Gordon gives up walk-off slam

Flooded in a flash

MIAMI -- Tom Gordon happened to be the guy with the "L" next to his name, and his control lapse shows he deserved it, but as any member of the Phillies superb relief core knows ...

"Our bullpen can't keep holding them all of the time," Philadelphia manager Charlie Manuel said.

On Wednesday, it was Gordon, he of the 2.13 ERA since an Opening Day meltdown, who blinked, giving up a game-losing grand slam to Dan Uggla. The Marlins won, 6-2, erasing a blown save by their closer, Kevin Gregg, and shrinking the Phillies' National League East lead to two games.

Gordon entered in a tie game in the bottom of the ninth inning, and walked Hanley Ramirez. After Jeremy Hermida popped out trying to bunt, Gordon allowed a single to Jorge Cantu, a walk to Wes Helms and Uggla's slam to the deepest part of the second deck in left field.

"[Uggla] is a tough hitter," Gordon said. "A really tough hitter and you can't make a mistake. I was all over the place with my command tonight. I felt my breaking balls were good, but the fastball wasn't in the zone."

With the count 3-1 and the infield and outfield in, a walk to Uggla would've netted the same result, albeit quieter. Uggla's powerful whack and Helms' walk atoned for each striking out three times apiece against starter Cole Hamels.

Florida entered Wednesday's game with a Major League-leading 98 home runs and extended their total to 101. Cantu added two more homers, and now has three in the series. He victimized Hamels in the first and seventh innings.

The game started as a pitching duel between Hamels and Andrew Miller -- former first-round picks in 2002 and 2006, respectively. The pair combined to allowed seven hits and struck out 20. Hamels accounted for 13 of those, his 10th career double-digit strikeout game and third this season.

Miller held Philadelphia to two hits through the first six innings, showing a lot of the potential the Marlins saw when they acquired him from Detroit as part of a six-player trade for Miguel Cabrera.

"He can be dominating," said Phillies reliever Chad Durbin, a teammate of Miller's with the Tigers. "He's a smart kid and has the aptitude. I hope it takes him a little while."

"For the first six innings, it looked like we had no idea how to get to him," Manuel added.

Shane Victorino figured something out in the seventh, when he popped a one-out double, then scored on a single up-the-middle by Utley.

Cantu retook the momentum in the seventh, depositing a changeup just over the left-field wall.

"The changeup [on the second long ball] was a good pitch, but because I think he's seeing it so well, he was able to capitalize and get his hands back and explode on it," Hamels said. "The one real mistake was the fastball [on the first homer] in the first inning."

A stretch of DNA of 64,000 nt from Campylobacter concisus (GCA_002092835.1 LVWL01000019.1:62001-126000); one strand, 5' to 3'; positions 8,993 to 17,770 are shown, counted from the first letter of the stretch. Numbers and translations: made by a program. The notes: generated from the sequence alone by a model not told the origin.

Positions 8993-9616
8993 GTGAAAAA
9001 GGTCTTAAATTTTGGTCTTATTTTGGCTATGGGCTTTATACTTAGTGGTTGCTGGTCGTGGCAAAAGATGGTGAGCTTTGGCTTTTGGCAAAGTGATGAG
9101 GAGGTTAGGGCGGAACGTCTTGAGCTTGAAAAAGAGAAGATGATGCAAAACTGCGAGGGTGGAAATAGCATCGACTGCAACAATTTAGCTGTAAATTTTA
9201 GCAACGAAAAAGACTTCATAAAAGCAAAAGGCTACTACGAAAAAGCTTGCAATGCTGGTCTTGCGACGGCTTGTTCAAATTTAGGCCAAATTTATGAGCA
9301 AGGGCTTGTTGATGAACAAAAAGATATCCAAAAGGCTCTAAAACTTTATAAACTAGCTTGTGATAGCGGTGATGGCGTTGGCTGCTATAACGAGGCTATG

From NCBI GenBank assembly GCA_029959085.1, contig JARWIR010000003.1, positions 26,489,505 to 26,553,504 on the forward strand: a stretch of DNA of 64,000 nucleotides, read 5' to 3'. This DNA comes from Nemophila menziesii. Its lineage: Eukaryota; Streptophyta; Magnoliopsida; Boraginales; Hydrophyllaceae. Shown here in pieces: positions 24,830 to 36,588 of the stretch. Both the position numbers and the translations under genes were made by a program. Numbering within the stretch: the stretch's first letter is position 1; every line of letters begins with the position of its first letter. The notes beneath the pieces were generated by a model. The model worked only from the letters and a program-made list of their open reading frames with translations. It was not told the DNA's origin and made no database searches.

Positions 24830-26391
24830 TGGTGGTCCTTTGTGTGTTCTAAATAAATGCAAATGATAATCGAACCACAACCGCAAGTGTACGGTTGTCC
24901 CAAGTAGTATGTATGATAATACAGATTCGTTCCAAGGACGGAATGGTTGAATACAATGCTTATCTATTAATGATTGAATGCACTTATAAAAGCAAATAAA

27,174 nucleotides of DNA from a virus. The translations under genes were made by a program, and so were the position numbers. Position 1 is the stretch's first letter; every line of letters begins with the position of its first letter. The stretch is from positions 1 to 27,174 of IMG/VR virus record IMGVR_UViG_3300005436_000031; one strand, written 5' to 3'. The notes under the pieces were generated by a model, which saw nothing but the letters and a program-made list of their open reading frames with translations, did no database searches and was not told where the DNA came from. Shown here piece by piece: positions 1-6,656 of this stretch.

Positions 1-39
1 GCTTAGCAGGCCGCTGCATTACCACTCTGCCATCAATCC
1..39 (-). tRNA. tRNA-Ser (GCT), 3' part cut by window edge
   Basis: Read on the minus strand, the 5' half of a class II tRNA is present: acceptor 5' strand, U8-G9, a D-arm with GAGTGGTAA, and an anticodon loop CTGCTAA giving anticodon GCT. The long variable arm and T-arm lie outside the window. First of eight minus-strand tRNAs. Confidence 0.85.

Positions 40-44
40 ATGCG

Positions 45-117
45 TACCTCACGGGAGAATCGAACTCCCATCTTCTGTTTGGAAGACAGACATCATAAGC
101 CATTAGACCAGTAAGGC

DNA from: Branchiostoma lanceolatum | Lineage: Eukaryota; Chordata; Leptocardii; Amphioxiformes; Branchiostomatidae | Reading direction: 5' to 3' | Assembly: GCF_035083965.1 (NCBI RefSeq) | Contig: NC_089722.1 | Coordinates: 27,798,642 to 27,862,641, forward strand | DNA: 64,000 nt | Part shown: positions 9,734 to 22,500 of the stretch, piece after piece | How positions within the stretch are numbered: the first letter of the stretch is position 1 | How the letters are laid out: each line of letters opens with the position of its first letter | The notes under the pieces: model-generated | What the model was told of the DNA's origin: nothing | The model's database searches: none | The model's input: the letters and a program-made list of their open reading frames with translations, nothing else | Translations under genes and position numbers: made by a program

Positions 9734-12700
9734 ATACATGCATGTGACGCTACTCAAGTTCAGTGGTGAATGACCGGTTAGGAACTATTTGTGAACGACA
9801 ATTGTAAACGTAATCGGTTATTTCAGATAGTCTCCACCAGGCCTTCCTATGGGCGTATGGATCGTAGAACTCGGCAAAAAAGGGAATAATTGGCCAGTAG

Against a home run hitting team like Florida, Hamels can't afford to be delicate.

"Any time a team can capitalize with home runs, you need to be aware and make sure you make the right pitches and not make mistakes," Hamels said. "With most teams, a mistake might be a double, or even a ground out. But they're going to make a mistake hurt and you'll see it on the scoreboard."

With Gregg trying for his 13th save, Greg Dobbs displayed his amazing knack for pinch-hitting with an infield single to Uggla. Eric Bruntlett pinch-ran and went to second when Jimmy Rollins walked.

With Victorino squaring to bunt, Bruntlett took off for third and just beat catcher Matt Treanor's throw. After Victorino struck out looking, Utley grounded into a possible game-ending double play. Ramirez couldn't get the ball out of his glove cleanly and Utley beat the relay throw, though Manuel felt Utley would've beaten it out anyway.

With the bases loaded and two outs in a freshly tied game, Jayson Werth had the idea to attempt to bunt the ball to third base. Assuming he pushed it past Gregg, a very deep playing Wes Helms wouldn't been able to reach it.

Werth bunted Gregg's first pitch to the mound, and the pitcher threw him out.

"Good play, bad play," Werth said. "Good play if it works. Bad play if it doesn't. I wish I would've gotten it more up the line. I thought I could take them by surprise. That was the last thing anybody was thinking about. It's a play I've been a part of a lot in the Minor Leagues.

"I saw a situation there where Helms was back, I mean he was way back, further back than 'back.' All I had to do was get the ball past the pitcher there, and it's a one-run game and a totally different game. I didn't execute. The ball had some sidespin on it. I watched [the replay] and it runs right at [Gregg]."

Ken Mandel is a reporter for MLB.com. This story was not subject to the approval of Major League Baseball or its clubs.